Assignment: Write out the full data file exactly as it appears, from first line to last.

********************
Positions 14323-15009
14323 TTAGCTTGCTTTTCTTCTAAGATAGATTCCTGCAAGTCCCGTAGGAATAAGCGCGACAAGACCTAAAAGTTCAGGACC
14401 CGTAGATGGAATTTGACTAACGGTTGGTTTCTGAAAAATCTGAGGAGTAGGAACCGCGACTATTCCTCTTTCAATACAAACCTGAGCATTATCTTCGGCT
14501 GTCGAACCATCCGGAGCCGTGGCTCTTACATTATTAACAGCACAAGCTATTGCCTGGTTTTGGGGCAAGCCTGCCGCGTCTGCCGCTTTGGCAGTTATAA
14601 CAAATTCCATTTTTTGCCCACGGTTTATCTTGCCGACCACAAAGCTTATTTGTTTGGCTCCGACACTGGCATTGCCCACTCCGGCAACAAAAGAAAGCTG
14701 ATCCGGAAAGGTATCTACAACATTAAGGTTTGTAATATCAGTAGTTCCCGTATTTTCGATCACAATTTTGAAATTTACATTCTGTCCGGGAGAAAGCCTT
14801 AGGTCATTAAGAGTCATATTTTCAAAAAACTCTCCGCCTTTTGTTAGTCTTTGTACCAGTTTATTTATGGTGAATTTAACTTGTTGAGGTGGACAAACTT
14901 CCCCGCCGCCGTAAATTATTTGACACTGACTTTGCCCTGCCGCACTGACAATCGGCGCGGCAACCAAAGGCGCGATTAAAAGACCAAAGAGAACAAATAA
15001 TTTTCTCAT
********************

Positions 14323-15009
14323 TTAGCTTGCTTTTCTTCTAAGATAGATTCCTGCAAGTCCCGTAGGAATAAGCGCGACAAGACCTAAAAGTTCAGGACC
14401 CGTAGATGGAATTTGACTAACGGTTGGTTTCTGAAAAATCTGAGGAGTAGGAACCGCGACTATTCCTCTTTCAATACAAACCTGAGCATTATCTTCGGCT
14501 GTCGAACCATCCGGAGCCGTGGCTCTTACATTATTAACAGCACAAGCTATTGCCTGGTTTTGGGGCAAGCCTGCCGCGTCTGCCGCTTTGGCAGTTATAA
14601 CAAATTCCATTTTTTGCCCACGGTTTATCTTGCCGACCACAAAGCTTATTTGTTTGGCTCCGACACTGGCATTGCCCACTCCGGCAACAAAAGAAAGCTG
14701 ATCCGGAAAGGTATCTACAACATTAAGGTTTGTAATATCAGTAGTTCCCGTATTTTCGATCACAATTTTGAAATTTACATTCTGTCCGGGAGAAAGCCTT
14801 AGGTCATTAAGAGTCATATTTTCAAAAAACTCTCCGCCTTTTGTTAGTCTTTGTACCAGTTTATTTATGGTGAATTTAACTTGTTGAGGTGGACAAACTT
14901 CCCCGCCGCCGTAAATTATTTGACACTGACTTTGCCCTGCCGCACTGACAATCGGCGCGGCAACCAAAGGCGCGATTAAAAGACCAAAGAGAACAAATAA
15001 TTTTCTCAT